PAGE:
By EVAN HARRELL
Whether you’ve seen him in a play or just heard him tell jokes, you probably know Ethan Smith. He is a native of Cynthiana, Ky., double majoring in philosophy and psychology with a minor in theatre.
Ethan’s first experience with Georgetown is different from most others’. He took classes here as a high school student and really enjoyed the faculty here. His father, Dr. Ed Smith, is also a theatre professor here. In fact, before Ethan was even a student at Georgetown, Ethan played in the 2008 film “Surviving Guthrie” filmed here on campus and directed by his father.
Ethan has been highly involved on campus in his time here at Georgetown. He has been a Maskrafter in the theatre department, he played on the men’s soccer team for one season, he was on the Psych-bowl Team and he is a member of the President’s House Association. He is also the Opinion Editor for the Georgetonian. When asked how all these experiences affected him, he had this to say: “I learned a lot from these experiences about the necessity for accountability, respect for others and the need to take pride in the things you commit yourself to.”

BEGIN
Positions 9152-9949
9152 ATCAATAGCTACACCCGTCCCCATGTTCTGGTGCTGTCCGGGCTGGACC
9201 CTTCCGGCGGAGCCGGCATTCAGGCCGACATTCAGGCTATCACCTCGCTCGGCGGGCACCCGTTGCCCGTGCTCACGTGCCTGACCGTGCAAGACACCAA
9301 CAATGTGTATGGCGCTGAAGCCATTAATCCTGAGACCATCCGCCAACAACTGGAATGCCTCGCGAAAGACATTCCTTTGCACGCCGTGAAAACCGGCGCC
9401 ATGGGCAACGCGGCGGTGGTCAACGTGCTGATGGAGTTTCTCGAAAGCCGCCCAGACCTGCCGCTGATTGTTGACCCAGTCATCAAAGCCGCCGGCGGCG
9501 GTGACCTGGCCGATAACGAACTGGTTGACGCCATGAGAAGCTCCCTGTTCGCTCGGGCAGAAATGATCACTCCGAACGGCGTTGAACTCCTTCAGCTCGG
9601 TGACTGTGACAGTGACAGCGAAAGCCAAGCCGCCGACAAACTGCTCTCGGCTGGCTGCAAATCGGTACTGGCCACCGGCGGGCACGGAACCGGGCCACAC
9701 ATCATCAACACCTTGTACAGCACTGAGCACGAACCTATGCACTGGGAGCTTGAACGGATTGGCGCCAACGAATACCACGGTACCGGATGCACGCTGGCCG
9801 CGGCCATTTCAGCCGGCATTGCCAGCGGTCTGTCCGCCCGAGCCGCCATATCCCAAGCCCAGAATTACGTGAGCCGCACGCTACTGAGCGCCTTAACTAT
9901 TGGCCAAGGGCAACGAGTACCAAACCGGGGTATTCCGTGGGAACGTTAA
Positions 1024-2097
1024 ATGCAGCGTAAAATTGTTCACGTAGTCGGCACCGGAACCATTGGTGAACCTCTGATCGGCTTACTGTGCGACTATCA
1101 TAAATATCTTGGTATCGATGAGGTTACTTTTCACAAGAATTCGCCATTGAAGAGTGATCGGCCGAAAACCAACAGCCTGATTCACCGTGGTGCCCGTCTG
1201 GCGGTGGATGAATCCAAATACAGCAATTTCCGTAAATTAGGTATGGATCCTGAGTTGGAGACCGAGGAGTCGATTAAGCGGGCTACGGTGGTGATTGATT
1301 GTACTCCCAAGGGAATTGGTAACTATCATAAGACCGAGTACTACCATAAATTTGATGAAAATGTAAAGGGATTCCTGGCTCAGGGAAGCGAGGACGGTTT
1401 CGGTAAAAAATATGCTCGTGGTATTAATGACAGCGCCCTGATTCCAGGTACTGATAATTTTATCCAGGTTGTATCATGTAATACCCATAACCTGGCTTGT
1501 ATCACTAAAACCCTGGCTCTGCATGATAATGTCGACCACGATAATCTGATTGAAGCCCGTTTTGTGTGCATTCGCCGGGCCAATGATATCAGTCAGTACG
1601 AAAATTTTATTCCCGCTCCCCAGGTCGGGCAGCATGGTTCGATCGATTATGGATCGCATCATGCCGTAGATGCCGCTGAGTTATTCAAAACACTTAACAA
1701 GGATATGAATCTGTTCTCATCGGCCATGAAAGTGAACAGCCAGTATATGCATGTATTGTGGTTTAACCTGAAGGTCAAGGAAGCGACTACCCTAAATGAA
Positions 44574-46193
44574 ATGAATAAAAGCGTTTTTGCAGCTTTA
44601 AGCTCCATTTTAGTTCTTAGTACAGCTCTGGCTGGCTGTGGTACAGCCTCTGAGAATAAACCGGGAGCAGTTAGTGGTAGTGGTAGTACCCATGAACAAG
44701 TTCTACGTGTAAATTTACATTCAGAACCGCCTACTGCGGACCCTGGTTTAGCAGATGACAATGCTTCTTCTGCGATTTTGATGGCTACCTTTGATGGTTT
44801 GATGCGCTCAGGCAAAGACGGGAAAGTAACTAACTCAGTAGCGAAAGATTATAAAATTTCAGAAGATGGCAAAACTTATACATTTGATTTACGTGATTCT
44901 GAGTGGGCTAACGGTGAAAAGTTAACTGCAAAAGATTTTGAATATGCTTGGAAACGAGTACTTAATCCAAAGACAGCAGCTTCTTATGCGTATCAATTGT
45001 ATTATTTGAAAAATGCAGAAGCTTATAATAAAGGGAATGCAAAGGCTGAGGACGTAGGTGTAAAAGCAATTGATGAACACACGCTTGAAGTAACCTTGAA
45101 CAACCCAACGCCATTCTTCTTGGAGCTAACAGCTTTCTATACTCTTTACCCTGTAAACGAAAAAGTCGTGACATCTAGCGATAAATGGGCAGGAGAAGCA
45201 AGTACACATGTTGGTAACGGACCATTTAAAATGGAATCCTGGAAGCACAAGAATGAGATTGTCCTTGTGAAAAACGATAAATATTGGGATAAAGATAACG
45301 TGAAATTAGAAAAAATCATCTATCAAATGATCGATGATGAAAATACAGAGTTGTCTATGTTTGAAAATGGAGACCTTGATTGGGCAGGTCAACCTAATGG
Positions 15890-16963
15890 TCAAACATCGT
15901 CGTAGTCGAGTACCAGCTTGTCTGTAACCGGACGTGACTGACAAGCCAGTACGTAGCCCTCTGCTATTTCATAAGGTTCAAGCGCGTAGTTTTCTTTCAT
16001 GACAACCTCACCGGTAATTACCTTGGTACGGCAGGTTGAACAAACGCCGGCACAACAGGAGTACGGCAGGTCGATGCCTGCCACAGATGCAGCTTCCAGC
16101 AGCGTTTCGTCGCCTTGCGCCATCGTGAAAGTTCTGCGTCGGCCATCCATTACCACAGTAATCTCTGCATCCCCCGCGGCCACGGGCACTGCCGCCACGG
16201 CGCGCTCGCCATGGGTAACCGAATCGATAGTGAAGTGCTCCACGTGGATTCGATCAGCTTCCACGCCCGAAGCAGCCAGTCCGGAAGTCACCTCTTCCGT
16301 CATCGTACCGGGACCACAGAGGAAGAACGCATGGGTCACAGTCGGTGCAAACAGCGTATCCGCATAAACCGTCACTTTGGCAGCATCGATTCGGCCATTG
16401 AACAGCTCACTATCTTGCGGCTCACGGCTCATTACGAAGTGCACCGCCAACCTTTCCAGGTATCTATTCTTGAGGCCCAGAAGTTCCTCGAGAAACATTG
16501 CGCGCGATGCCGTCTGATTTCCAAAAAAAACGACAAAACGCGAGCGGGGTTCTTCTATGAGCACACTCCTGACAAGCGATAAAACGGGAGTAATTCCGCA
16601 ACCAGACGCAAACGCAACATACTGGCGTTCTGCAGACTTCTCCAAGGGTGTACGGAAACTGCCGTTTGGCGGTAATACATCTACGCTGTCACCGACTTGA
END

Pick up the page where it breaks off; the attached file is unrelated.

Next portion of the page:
As for Ethan’s favorite memory here at GC, he says it was being in the fall performance of “The 39 Steps,” an adaptation by Patrick Barlow. “I was the male lead in ‘The 39 Steps’ last fall. It was the most fun, challenging thing that I’ve done in theatre, and I was able to work with a great group of people and make something really cool happen.”
After Georgetown, Ethan is keeping his options open. He would like to pursue a graduate degree in an area involving ethics or a mesh of psychology and philosophy, such as a program in philosophy of the mind.
Ethan is a dog lover, saying, “Dogs over cats. Always.” He’s also a sucker for pizza; he loves it. He says it doesn’t matter the topping or who made it. If it’s pizza, he’ll eat it.
Ethan would like to send a shout-out to his parents, the faculty who refused to let him settle for anything less than the best he could offer and the friends who aren’t afraid to tell him he’s wrong. He says he’s a stronger person because of them.